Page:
Adoption Education and Support — Phoenix

Center for Attachment Resources and Education
Alberto J. Texidor, Ph.D., Director
What is C.A.R.E.?
In This Issue: An Introduction to C.A.R.E.

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We are excited to provide our readers with the latest information regarding how to promote healthy emotional, social, and cognitive growth in children with a history of trauma, neglect, and/or abuse. We would love for you to join us as we provide quarterly updates regarding the latest research and interventions that are being used with traumatized children.

What is
The Center for Attachment
Resources and Education (C.A.R.E.) became a reality as a result of the need for
providing resources and educating professionals and foster/adoptive parents who
are caring for children who have been abused. As part of its mission, C.A.R.E.’s
clinical director, Dr. Alberto J. Texidor, has been providing advanced courses
to parents and professionals on an array of topics related to the impact of
abuse and neglect on the child’s neurocognitive development and relational
skills. Some of the topics that Dr. Texidor has developed for upcoming seminars
*How to develop a secure
environment where abused children can grow and develop.
*Early childhood trauma and the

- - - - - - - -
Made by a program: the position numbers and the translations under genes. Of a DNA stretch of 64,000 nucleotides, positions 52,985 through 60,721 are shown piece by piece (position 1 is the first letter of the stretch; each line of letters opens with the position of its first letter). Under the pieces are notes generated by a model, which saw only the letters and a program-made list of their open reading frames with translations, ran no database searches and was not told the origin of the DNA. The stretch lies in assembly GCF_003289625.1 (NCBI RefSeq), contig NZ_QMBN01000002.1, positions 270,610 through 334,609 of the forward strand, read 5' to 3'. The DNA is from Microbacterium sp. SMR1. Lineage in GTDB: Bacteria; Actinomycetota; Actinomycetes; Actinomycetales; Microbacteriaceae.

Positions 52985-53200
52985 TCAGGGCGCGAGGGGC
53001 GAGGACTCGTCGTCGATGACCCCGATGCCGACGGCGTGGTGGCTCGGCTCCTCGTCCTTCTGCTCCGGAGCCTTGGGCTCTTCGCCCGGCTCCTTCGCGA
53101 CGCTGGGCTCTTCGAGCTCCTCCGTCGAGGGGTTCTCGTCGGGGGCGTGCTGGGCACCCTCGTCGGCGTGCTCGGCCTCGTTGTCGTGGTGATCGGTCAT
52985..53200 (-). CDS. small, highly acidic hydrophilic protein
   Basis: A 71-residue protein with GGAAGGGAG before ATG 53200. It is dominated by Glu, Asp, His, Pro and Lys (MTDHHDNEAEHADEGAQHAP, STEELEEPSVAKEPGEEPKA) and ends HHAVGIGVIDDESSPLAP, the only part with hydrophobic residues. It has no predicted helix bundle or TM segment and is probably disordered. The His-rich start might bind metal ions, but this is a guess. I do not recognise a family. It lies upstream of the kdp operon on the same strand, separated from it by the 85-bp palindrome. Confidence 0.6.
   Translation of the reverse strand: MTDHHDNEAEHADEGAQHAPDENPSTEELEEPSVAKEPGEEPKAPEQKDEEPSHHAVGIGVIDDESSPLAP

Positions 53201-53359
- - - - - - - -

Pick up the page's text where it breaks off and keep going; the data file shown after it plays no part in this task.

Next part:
impact on the child’s brain development.
*Why do children with a history
of abuse need a full neuropsychological assessment?
*Neurodevelopmental milestones as
they pertain to attachment of the newborn.
Please contact our office
at 480-899-0238, like us on our Facebook page and visit our website for
specifics regarding these upcoming training seminars and other information and
services provided. If you have any specific areas of interest you would like
addressed in future newsletters or seminars please send us an email with your
C.A.R.E. also provides
parents and professionals with specialized training, school consultations, and
family interventions that address the needs of traumatized and/or attachment
disordered children. Most recently, C.A.R.E. has been doing research on the need
for housing and further training of our young adult population, who are being
released into an adult environment without the necessary skills and tools to
become successful. In upcoming newsletters we will be providing information
regarding this new mission.

Article Links

In this space we are going
to review and make available to our readers links to articles regarding current
information from the fields of interpersonal neurobiology, brain-based therapy,
neurobiofeedback, and dietary needs to bring about healthy brain, emotional, and
social development in children, adolescents, and young adults.  Here are two to
get you started.